City committee signals interest in casino
The finance and economic development committee heard from OLG and citizens until 10 p.m. Tuesday night before deciding to get on the list.
Rod Phillips, president and CEO of OLG, insisted this is a first step that's not binding for the city. For a casino to go ahead, the private operator who will pay for it, the city who will zone it, and OLG all have to agree, he said.
"Our approach is to work collaboratively with communities. We've seen 33 communities that want to work with us," said Phillips.
The OLG did add, though, if city councillors voted against the idea either at committee Tuesday or next week at city council, the nearby township of Clarence-Rockland had already expressed interest in building a new casino east of Ottawa.
The city committee put forth a motion Tuesday evening to signal Ottawa's interest in a casino, a move that would allow the OLG to seek proposals from potential operators.
Meeting lasted until 10 p.m.
But they did not start speaking until close to 7 p.m. Tuesday, the original end time for the meeting, because councillors had many questions for the OLG.
Many councillors also expressed their desire to preserve the Rideau-Carleton Raceway in south Ottawa instead of building a new casino.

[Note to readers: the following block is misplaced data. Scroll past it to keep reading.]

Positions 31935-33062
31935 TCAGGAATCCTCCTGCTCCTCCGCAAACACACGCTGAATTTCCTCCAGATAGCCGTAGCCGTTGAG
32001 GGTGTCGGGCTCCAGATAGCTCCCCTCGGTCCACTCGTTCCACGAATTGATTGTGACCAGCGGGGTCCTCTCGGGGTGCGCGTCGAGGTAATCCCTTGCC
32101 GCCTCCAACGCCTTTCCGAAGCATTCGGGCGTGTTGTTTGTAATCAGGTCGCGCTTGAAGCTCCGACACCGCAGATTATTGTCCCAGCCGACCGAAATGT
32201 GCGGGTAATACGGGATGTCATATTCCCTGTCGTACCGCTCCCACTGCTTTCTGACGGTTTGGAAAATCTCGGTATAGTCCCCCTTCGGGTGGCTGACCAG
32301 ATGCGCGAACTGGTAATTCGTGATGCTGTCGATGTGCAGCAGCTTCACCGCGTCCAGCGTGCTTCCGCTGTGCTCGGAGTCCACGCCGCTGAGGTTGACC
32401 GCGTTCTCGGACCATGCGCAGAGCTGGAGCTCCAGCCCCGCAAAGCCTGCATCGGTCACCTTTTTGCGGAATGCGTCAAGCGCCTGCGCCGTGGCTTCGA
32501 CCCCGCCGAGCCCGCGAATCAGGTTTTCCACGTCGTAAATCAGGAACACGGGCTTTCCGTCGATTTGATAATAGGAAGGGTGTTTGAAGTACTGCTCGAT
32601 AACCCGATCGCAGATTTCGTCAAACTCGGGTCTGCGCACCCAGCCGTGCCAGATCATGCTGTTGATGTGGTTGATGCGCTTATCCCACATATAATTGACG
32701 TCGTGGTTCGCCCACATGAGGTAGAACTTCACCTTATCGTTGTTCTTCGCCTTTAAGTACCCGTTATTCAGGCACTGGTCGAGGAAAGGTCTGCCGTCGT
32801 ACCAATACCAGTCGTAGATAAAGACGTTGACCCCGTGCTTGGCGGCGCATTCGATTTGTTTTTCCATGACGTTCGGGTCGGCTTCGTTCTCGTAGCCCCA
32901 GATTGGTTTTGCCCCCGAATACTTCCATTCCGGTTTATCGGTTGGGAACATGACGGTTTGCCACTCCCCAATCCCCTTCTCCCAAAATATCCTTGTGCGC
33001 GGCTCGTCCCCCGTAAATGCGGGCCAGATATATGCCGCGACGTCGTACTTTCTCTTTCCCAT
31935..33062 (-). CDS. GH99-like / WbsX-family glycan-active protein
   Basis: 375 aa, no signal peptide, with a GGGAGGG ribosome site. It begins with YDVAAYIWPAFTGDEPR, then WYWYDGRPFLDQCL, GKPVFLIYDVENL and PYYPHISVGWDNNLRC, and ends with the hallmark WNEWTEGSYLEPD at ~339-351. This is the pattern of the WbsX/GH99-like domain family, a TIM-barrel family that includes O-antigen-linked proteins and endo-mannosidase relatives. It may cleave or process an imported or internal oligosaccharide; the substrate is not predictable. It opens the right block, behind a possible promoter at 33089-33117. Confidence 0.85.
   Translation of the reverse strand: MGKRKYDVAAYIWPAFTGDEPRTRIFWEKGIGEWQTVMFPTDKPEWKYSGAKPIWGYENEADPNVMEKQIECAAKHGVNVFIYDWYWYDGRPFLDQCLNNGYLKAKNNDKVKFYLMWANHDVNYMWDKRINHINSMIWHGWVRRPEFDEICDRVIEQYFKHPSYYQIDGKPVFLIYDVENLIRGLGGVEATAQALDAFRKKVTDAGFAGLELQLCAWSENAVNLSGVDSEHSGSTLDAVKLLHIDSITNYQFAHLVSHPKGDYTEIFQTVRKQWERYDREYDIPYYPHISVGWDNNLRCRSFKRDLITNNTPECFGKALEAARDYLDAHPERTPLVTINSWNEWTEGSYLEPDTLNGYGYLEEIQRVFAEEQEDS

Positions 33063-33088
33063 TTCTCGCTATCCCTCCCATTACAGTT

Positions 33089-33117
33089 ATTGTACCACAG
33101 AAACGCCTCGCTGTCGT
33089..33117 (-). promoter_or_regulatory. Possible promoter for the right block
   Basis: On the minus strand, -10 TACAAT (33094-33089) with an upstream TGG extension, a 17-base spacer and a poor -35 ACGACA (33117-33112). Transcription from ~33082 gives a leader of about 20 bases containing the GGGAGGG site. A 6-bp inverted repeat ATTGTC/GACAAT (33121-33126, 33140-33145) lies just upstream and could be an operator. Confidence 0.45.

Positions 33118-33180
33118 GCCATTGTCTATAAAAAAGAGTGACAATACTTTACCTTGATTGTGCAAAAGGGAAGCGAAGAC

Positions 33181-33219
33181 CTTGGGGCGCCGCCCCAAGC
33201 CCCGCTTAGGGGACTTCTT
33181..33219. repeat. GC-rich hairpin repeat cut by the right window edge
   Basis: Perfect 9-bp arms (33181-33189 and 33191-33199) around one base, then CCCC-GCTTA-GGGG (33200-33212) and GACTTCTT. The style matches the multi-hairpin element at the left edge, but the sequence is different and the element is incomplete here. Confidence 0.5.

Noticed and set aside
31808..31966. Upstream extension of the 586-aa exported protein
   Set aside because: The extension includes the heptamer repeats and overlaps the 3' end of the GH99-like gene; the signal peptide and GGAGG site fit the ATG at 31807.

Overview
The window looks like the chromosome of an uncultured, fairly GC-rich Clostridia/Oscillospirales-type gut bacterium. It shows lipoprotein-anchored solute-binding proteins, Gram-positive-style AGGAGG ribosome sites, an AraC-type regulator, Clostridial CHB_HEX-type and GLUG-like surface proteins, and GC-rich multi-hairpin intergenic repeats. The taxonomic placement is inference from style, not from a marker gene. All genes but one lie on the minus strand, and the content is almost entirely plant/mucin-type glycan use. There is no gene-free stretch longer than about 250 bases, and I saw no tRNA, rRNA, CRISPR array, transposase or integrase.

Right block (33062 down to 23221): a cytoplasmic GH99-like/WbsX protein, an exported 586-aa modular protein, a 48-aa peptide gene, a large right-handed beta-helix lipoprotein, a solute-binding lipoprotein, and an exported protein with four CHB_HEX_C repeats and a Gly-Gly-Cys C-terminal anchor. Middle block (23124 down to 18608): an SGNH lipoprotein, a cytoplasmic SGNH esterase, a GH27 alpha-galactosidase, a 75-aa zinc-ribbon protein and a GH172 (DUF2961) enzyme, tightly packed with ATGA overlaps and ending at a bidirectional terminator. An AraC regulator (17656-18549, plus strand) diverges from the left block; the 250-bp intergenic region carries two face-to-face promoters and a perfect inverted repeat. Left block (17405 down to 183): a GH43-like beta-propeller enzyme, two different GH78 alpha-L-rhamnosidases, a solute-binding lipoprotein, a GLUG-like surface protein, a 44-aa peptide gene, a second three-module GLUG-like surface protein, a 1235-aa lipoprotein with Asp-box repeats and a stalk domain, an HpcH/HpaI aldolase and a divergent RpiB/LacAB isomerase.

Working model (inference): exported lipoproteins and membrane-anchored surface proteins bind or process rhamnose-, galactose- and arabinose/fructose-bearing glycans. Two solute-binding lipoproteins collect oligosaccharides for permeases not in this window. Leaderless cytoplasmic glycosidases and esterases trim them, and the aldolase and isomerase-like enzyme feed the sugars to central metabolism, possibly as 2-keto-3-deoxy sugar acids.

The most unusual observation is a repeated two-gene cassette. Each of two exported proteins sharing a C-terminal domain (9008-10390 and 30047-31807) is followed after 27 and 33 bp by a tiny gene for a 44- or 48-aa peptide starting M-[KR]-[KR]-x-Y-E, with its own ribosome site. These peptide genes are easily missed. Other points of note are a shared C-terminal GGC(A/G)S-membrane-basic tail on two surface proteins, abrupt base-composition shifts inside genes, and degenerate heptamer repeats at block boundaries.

Ottawa mayor Jim Watson also asked the OLG to give special consideration to the Rideau-Carleton Raceway in the city's search for a potential casino operator in Ottawa.
Councillors still don't know how much the city would share in gambling revenues, where a casino would go, and studies on the economic and social impact won't be completed until later in the process.
With such uncertainty, many community groups voiced their concern about the social costs of adding a gaming facility in the city and urged Mayor Jim Watson and the councillors on the committee not to rush into a vote.
Committee voted 10 to 1 in favour
The committee voted 10-1 in favour of sending OLG a letter of interest for hosting a casino. Councillor Diane Deans was the only dissenting vote.
"If it makes sense then we should support it, if it is a bad location, or a bad financial model or it just doesn't make any sense or we're just not comfortable with it, that's the off-ramp where we say, 'thanks but no thanks we're not going to go that route,'" he said.
But councillor Deans said stopping a process like this is not as easy as it sounds.
"I remember back at Lansdowne when we said we'll just test out the unsolicited proposal from OSEG...well we know where that led. Once you get on a path it's really hard to get off," she said.
Ottawa city council must still approve the motion at a meeting next week.